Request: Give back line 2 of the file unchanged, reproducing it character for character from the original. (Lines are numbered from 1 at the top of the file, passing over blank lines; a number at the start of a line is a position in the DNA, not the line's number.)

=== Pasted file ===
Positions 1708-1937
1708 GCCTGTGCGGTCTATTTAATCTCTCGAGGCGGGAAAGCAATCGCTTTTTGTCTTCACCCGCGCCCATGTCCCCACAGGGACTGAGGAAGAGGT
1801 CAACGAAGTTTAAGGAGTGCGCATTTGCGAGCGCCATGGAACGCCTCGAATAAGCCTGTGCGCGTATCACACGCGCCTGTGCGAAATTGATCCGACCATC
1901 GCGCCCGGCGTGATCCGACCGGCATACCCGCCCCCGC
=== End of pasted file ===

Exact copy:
1708 GCCTGTGCGGTCTATTTAATCTCTCGAGGCGGGAAAGCAATCGCTTTTTGTCTTCACCCGCGCCCATGTCCCCACAGGGACTGAGGAAGAGGT